Einheit 5.8 (online)
Most people in Germany consider their birthday an important day. No matter the age of the person celebrating a birthday, there is always a birthday cake with candles on top. Blowing out the candles means good luck for the coming year.
Children usually invite their friends and relatives for their birthday. Everybody brings a present, but it doesn’t have to be big or expensive. The kids spend the afternoon playing games. Sometimes they also go together to the swimming pool or the skating rink.
For teenagers, the 16th and the 18th birthday are especially important birthdays. With 16, they are allowed to get a driver’s license for a moped and they are allowed to drink beer. With 18, they are considered full adults; now they are allowed to vote. Young adults often celebrate their birthday with a larger party on a Saturday, either at home, at a club or bar, or at a rented hall. It is also customary to start celebrating the evening before so that at midnight, when the actual birthday starts, everybody can toast to the person having the birthday. This is called “reinfeiern” (to celebrate “into” the birthday).
Adults celebrate their birthdays at home with friends or go out to a restaurant. It’s about having a good meal in good company, sometimes there is dancing involved. At the workplace it is customary for the person having the birthday to either treat their friends (to a drink) or to bring something to eat (cake, etc.) for everybody. Adults often celebrate their “round” birthdays (30, 40, 50, …) in a more elaborate way.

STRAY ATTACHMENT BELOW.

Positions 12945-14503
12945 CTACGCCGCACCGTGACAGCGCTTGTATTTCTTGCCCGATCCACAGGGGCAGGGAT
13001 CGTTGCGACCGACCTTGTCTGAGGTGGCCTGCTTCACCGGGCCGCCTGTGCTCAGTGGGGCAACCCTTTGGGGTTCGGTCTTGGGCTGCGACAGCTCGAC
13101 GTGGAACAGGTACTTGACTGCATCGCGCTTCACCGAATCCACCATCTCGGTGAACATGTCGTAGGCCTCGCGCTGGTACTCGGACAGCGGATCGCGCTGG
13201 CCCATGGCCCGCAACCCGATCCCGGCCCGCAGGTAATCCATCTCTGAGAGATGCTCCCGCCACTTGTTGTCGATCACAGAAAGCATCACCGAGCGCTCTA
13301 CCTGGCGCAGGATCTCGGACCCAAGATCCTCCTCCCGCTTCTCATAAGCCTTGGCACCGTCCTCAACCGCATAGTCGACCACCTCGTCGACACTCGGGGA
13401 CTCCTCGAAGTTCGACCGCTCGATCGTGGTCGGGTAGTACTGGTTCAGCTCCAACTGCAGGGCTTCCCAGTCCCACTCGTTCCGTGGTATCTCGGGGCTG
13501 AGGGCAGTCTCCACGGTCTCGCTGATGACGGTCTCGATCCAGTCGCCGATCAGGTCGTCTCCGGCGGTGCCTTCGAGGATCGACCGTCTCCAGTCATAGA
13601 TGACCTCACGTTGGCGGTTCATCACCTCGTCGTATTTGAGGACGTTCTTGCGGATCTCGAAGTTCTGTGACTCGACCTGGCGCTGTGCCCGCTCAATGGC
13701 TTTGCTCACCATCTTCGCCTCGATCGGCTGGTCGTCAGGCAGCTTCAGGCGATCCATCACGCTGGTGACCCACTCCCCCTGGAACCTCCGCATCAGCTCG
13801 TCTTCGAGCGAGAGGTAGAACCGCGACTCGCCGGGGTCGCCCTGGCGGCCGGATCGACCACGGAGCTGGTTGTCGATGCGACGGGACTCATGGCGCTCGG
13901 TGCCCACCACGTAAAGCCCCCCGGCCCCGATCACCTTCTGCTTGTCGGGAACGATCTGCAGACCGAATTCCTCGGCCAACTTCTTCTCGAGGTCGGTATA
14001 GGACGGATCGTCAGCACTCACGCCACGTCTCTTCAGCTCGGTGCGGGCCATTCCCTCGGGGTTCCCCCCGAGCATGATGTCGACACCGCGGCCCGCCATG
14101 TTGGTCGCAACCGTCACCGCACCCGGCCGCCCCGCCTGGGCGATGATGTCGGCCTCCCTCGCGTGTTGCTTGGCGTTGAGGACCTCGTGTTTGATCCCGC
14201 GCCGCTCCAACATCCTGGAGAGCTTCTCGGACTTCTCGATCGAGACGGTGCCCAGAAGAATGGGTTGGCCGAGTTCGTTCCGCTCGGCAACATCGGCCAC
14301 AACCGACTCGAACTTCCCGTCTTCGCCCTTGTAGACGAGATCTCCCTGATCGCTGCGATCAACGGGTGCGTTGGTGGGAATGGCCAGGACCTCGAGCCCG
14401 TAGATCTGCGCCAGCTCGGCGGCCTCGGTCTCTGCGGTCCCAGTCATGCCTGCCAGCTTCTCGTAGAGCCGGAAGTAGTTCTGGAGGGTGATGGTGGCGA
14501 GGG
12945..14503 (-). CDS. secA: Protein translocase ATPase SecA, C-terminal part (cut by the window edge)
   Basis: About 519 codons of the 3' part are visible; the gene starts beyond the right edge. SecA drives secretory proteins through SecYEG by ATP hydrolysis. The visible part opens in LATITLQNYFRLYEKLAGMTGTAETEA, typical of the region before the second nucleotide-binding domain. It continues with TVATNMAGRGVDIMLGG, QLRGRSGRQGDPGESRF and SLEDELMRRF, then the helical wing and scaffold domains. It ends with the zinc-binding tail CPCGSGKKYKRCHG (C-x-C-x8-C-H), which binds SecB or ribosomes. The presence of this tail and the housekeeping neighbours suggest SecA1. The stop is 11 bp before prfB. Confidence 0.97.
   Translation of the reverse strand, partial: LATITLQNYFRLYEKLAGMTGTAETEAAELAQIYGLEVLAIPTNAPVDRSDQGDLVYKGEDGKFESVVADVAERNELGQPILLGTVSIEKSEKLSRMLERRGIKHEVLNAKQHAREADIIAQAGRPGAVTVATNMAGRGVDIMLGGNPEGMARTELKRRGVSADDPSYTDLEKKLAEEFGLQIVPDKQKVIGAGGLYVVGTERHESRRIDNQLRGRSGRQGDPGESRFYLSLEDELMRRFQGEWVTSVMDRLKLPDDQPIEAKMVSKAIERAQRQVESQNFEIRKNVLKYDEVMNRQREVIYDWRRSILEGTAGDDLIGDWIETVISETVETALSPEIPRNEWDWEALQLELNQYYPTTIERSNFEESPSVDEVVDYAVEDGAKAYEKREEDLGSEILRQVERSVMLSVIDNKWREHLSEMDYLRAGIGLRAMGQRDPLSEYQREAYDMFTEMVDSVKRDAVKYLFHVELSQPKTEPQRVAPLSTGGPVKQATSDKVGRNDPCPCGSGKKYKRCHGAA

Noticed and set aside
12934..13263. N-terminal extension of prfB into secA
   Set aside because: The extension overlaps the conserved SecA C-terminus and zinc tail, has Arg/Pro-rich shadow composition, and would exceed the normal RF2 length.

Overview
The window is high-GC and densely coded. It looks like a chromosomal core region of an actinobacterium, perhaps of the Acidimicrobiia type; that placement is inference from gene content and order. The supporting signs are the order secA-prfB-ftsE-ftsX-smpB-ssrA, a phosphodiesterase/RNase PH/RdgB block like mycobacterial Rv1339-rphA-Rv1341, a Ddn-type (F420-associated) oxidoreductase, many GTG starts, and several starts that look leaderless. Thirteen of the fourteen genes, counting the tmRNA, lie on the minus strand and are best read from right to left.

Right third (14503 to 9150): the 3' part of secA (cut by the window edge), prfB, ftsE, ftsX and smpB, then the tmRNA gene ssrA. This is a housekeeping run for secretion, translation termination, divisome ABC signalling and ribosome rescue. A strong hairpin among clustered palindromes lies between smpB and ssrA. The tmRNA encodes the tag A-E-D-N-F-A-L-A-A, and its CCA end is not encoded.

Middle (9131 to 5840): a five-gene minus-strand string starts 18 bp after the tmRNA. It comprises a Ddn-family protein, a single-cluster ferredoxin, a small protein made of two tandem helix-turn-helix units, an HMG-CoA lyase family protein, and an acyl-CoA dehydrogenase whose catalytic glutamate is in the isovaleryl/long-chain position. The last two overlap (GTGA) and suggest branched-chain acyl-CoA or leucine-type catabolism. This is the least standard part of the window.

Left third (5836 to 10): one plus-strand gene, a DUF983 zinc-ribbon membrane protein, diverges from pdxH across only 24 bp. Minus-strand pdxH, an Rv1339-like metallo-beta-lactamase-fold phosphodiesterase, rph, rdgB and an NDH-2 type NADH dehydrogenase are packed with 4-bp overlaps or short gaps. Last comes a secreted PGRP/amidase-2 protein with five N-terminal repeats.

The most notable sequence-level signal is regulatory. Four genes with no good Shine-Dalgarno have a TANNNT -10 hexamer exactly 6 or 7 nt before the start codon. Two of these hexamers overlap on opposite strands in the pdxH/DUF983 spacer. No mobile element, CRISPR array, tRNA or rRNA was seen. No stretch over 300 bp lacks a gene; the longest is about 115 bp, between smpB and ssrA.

Older people usually celebrate their birthdays earlier in the day, by inviting friends and family for lunch at a restaurant or for coffee and cake in the afternoon.
In Germany, people never wish someone a “happy birthday” before the actual day of the birthday. It is considered bad luck and Germans are quite serious about this. On the actual day of the birthday, people say “Herzlichen Glückwunsch zum Geburtstag!” or “Happy Birthday!”. They often also sing the “Happy Birthday” song (either in English or in German: “Zum Geburtstag viel Glück”) or a different German birthday song called “Viel Glück und viel Segen”.
Please work through the following presentation to learn about the dative case.
Übung 2: Wer? Wem? Was?
Geburtstage in Deutschland. Watch the following video from Deutsche Welle. Then answer the following questions.
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